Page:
Apple's stubbornness to replace the widely maligned Butterfly-style key switch has stunted the last few generations of MacBooks. But if rumors hold true, that unreliable and uncomfortable laptop keyboard has reached the end of its days.
It is believed that Apple would fall back to using traditional scissor switches on the next MacBook Air and MacBook Pro (as speculated by reputable analyst Ming-Chi Kuo). However, a recently uncovered patent suggests that the company is tinkering with optical switches, or keys with light sensors.
In the patent, which was first spotlighted by Apple Insider, Apple describes a key with a rubber opaque underside and both a light source and light sensor. As the key goes from an uncompressed to a compressed position, the opaque filter blocks more light so that the sensor knows when to actuate a keystroke. The sensor then detects and measures changes in the light being generated as the key is depressed and responds with a corresponding input. This differs from a traditional key mechanism, which is entirely mechanic and requires a physical connection to be made.
There are a few potential downsides to Apple's optical keyboard. First, the keys would lack any tactile click because there is no physical contact between switches. To give you that mechanical feedback, Apple proposes using a "leg portion" that would buckle when the keycap is partially pressed. You're also at the mercy of the light source -- one dead LED and it's another visit to the folks in blue.
As for the positives, an optical keyboard could theoretically allow for more precise actuation and variations in input, similar to the Acer Helios 700's MagForce keyboard, which enables partial actuation for more precise movements while gaming. Apple's optical keyboard could also let you set a personalized actuation point, which would be a huge boon for gamers.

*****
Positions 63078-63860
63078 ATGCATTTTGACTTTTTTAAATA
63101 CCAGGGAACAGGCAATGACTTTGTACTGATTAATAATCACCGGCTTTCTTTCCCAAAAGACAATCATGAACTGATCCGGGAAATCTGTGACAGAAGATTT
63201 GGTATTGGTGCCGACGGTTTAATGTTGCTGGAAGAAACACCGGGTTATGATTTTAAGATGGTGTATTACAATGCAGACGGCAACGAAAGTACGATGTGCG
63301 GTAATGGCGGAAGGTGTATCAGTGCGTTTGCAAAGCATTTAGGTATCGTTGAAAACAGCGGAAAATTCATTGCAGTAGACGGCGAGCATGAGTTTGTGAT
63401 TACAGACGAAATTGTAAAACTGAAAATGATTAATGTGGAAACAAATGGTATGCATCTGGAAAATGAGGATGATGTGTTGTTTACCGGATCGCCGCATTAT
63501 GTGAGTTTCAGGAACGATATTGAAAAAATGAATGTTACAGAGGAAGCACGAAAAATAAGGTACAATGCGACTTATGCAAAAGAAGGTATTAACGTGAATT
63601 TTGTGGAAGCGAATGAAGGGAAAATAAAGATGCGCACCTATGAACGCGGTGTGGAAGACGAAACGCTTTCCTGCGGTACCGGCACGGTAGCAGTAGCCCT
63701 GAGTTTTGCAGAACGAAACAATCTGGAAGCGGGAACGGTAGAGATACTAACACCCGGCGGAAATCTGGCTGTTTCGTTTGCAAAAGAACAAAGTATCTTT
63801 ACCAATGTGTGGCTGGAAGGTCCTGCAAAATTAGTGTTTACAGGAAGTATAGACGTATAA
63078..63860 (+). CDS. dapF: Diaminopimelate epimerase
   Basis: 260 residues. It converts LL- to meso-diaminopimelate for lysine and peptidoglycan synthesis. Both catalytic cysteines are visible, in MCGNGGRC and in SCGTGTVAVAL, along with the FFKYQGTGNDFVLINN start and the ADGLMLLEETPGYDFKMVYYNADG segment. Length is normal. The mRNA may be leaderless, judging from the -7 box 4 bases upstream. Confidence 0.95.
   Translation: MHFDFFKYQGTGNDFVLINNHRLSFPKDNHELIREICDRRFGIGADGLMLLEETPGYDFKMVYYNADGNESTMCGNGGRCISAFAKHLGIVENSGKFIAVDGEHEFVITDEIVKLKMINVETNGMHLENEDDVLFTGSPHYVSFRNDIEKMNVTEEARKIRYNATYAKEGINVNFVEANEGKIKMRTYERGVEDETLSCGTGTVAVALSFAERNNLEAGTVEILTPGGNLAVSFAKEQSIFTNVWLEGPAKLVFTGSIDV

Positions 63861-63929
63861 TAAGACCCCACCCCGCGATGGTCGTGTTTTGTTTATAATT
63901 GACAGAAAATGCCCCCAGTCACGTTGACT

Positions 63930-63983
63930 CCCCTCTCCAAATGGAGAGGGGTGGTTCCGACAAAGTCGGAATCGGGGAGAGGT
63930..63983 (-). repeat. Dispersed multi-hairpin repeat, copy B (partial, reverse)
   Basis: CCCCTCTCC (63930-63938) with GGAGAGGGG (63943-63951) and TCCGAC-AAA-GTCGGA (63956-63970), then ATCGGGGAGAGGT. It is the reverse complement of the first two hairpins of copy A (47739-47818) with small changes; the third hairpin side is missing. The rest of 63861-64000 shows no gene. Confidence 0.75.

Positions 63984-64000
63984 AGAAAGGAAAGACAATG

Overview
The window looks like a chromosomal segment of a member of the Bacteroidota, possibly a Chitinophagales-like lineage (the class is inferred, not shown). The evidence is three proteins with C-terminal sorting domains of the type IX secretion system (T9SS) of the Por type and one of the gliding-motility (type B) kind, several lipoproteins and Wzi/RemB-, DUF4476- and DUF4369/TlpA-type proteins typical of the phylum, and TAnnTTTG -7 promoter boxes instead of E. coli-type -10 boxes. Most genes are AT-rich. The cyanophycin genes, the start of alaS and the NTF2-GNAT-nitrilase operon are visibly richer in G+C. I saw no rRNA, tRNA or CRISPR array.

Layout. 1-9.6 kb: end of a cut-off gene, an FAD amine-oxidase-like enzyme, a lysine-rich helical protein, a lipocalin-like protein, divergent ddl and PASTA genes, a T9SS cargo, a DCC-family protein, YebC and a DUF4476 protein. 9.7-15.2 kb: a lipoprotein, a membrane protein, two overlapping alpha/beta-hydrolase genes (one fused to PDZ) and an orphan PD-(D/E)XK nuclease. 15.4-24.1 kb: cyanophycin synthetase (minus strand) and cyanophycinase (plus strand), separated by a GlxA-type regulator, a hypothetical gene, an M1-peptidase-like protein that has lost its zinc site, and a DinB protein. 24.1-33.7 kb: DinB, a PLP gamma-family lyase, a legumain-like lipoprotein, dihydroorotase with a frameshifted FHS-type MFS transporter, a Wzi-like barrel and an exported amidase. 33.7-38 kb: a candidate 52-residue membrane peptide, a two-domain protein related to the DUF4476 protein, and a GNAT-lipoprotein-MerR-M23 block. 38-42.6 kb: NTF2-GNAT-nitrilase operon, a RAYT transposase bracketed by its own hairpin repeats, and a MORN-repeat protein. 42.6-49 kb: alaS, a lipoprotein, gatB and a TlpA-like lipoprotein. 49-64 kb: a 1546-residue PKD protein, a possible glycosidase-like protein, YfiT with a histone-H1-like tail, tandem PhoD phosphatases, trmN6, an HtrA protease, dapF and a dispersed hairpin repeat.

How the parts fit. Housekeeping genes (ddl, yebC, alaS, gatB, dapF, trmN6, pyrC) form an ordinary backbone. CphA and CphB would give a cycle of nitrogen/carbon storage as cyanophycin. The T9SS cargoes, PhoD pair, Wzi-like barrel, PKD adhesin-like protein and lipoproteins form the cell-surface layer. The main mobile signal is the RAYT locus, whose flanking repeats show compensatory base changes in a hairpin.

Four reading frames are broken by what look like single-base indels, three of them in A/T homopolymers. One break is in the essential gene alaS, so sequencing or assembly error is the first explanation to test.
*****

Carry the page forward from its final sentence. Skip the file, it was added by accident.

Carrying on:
Before you get too excited (or cynical) about this optical keyboard, it's worth noting that Apple filed the patent in Sept 2016 and we haven't heard any rumors about it between then and now. If this were a viable alternative to the troubled Butterfly switches, you'd think that Apple probably would have adopted it by now. Also, this isn't the only keyboard invention the creative folks at Apple have come up with: first there was the touchscreen keyboard then the bendable glass keyboard, both of which are still AWOL.
When the dust settles, Apple will likely either stay with its butterfly-style switches or go back to a more traditional scissor-style switch. But until we know for sure, there's nothing wrong with hoping for something a little more exciting.